Beware email tax scam

Email says it is from the Canada Revenue Agency about your taxes

After receiving a number of reports from residents, BBB is warning consumers to double check any correspondence coming from Revenue Canada by email as it is likely a phishing scam.

How the scam works:

The target receives an email that is supposedly from Canada Revenue Agency saying they are now able to claim their tax refund. Some emails may specify a monetary amount of tax refund. The target is prompted to click on a link to fill out a form and submit personal information in order to claim the funds. Once the fraudsters receive the information, the target is left vulnerable to identity theft, credit card fraud or other nasty outcomes.

President and CEO of BBB Serving Mainland BC, Danielle Primrose, says “Technology is making it easier for scammers to con victims out of their hard-earned money.” “Fraudsters are hiding behind realistic looking logos of trustworthy organizations that are trusted by consumers during the right of time of year when people may be filing their taxes” she says. “Now, more than ever, it is crucial for consumers to trust their gut and check with BBB before making a financial decision.”

BBB provides consumers with these common red flags of email phishing scams:

• Don’t believe what you see.  Scammers can easily copy a real business’ colours, logo and even email address.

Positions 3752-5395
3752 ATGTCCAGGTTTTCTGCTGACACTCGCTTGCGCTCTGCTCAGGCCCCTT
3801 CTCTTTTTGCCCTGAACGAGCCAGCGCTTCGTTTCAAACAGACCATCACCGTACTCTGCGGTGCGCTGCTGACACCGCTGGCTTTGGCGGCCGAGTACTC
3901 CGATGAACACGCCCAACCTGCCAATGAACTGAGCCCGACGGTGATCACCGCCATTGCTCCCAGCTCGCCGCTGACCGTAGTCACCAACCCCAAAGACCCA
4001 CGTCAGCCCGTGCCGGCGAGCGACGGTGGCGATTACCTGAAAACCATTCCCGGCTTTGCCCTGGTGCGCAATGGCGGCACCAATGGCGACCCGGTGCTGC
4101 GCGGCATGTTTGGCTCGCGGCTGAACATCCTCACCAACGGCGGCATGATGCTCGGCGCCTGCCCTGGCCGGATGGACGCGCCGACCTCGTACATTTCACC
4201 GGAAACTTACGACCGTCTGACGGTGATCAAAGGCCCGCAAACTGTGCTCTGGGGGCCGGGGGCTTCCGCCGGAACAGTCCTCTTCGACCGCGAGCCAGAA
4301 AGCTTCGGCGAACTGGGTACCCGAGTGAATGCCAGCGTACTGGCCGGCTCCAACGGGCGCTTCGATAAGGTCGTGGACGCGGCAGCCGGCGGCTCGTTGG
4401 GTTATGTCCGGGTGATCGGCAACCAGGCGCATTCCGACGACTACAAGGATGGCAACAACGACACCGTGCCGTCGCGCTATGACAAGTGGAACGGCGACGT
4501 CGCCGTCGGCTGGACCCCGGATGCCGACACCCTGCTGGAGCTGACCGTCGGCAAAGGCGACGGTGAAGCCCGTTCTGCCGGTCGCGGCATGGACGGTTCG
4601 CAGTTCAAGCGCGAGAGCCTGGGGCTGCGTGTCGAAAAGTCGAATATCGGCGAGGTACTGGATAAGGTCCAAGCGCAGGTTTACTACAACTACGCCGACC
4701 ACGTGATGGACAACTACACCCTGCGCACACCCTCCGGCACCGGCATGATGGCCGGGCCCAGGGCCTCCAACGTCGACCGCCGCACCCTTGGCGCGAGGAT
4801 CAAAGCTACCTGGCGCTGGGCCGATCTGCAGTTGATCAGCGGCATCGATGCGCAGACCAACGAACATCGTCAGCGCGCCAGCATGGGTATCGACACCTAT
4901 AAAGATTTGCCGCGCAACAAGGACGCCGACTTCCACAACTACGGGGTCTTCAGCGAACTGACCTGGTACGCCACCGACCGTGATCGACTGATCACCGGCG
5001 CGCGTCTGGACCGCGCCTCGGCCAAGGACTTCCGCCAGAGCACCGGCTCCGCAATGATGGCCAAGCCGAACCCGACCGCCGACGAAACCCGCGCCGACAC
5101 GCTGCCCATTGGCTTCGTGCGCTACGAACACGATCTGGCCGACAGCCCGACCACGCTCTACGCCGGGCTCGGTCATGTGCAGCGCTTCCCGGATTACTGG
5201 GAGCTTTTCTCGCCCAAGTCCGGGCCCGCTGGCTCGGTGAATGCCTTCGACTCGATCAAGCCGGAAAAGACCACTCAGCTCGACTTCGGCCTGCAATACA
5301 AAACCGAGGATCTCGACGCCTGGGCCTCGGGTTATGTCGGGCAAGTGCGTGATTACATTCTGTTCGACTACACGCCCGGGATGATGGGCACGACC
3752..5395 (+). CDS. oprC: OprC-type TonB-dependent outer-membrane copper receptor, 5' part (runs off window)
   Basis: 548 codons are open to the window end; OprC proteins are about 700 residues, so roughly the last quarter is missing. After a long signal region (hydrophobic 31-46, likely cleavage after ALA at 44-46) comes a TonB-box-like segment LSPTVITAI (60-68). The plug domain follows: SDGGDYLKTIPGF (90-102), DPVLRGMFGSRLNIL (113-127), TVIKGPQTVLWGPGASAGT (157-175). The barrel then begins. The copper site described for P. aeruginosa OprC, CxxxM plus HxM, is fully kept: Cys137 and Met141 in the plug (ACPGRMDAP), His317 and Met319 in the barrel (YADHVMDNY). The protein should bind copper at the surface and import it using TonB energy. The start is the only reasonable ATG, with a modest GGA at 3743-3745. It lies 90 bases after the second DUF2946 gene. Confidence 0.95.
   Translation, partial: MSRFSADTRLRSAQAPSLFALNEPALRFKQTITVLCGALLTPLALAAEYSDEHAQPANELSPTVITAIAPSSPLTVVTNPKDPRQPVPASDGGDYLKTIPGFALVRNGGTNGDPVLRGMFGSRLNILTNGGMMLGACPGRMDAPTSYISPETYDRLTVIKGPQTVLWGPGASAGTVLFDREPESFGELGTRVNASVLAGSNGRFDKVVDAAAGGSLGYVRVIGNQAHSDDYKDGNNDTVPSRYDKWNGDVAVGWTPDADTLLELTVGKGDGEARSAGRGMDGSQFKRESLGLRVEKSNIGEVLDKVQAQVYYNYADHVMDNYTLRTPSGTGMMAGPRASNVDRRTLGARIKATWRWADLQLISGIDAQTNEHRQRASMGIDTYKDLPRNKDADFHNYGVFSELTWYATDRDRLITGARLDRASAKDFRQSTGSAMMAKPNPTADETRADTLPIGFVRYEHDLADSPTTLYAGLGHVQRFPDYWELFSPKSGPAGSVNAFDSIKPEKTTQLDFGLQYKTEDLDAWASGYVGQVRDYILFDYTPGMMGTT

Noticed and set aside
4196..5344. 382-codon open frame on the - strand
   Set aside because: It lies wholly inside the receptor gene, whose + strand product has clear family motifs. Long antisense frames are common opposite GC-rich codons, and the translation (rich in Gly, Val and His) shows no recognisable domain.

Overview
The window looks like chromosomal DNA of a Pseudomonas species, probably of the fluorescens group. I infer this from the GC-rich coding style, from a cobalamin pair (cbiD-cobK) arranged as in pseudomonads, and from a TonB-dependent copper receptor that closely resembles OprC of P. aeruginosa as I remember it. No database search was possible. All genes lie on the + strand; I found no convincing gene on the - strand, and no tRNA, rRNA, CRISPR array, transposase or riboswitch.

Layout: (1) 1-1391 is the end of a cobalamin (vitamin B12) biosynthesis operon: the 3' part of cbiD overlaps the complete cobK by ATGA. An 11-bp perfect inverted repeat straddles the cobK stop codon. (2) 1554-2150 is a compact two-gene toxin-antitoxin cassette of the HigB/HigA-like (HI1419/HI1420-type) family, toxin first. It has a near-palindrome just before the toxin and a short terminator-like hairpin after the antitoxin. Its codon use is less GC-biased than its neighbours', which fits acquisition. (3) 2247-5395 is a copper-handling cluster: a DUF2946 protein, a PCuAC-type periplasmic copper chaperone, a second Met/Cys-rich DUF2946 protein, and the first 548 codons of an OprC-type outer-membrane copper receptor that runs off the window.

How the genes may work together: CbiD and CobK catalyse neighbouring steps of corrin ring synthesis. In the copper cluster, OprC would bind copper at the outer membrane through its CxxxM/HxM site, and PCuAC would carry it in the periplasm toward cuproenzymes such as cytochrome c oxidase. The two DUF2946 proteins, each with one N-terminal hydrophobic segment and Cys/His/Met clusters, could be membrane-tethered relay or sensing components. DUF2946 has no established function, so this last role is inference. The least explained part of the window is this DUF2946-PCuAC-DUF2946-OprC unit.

• Hover over links to check sources. Place your mouse over hyper-linked text and the true destination will appear.

• Be wary of unsolicited emails that contain links or sends attachments. Never click on links or open files in emails unless you know sender and are expecting it.

• Beware of pop-ups. Some pop-ups are designed to look like they’ve originated from your computer. If you see a pop-up that warns of a problem that needs to be fixed with an extreme level of urgency, it may be a scam.

• Watch for poor grammar and spelling. Scam emails often are riddled with typos and usually indicate that English is not the writer’s primary language.

• Ignore calls for immediate action. Scam emails try to get you to act before you think by creating a sense of urgency. Don’t fall for it!

• Never provide unsolicited information. Never respond to an unsolicited email or phone call requesting for personal details without first verifying the source through a phone number or website you can trust.

• Update your antivirus. Regularly updating your security software will go a long way in protecting your computer should you happen to click on a malicious link.